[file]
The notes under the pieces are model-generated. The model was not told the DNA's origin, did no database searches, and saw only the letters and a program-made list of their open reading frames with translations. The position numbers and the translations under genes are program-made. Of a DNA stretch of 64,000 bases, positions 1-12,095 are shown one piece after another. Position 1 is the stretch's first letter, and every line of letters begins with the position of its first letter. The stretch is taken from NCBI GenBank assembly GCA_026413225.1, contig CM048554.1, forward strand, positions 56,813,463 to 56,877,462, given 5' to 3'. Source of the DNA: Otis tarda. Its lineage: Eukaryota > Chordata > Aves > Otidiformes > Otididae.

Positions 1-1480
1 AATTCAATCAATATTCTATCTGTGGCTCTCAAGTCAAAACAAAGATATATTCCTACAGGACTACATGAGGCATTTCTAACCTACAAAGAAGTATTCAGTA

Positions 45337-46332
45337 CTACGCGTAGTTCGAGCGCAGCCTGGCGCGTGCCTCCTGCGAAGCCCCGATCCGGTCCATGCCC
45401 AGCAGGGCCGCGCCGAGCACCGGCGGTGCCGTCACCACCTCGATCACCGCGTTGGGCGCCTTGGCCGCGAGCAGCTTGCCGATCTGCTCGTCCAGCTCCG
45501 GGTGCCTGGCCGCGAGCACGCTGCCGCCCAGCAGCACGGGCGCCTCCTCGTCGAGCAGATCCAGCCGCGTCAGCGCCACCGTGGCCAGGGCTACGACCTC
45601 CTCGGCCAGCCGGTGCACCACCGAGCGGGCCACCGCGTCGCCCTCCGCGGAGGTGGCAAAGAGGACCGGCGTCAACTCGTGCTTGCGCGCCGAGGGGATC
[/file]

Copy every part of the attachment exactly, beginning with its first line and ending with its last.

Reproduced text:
The notes under the pieces are model-generated. The model was not told the DNA's origin, did no database searches, and saw only the letters and a program-made list of their open reading frames with translations. The position numbers and the translations under genes are program-made. Of a DNA stretch of 64,000 bases, positions 1-12,095 are shown one piece after another. Position 1 is the stretch's first letter, and every line of letters begins with the position of its first letter. The stretch is taken from NCBI GenBank assembly GCA_026413225.1, contig CM048554.1, forward strand, positions 56,813,463 to 56,877,462, given 5' to 3'. Source of the DNA: Otis tarda. Its lineage: Eukaryota > Chordata > Aves > Otidiformes > Otididae.

Positions 1-1480
1 AATTCAATCAATATTCTATCTGTGGCTCTCAAGTCAAAACAAAGATATATTCCTACAGGACTACATGAGGCATTTCTAACCTACAAAGAAGTATTCAGTA

Positions 45337-46332
45337 CTACGCGTAGTTCGAGCGCAGCCTGGCGCGTGCCTCCTGCGAAGCCCCGATCCGGTCCATGCCC
45401 AGCAGGGCCGCGCCGAGCACCGGCGGTGCCGTCACCACCTCGATCACCGCGTTGGGCGCCTTGGCCGCGAGCAGCTTGCCGATCTGCTCGTCCAGCTCCG
45501 GGTGCCTGGCCGCGAGCACGCTGCCGCCCAGCAGCACGGGCGCCTCCTCGTCGAGCAGATCCAGCCGCGTCAGCGCCACCGTGGCCAGGGCTACGACCTC
45601 CTCGGCCAGCCGGTGCACCACCGAGCGGGCCACCGCGTCGCCCTCCGCGGAGGTGGCAAAGAGGACCGGCGTCAACTCGTGCTTGCGCGCCGAGGGGATC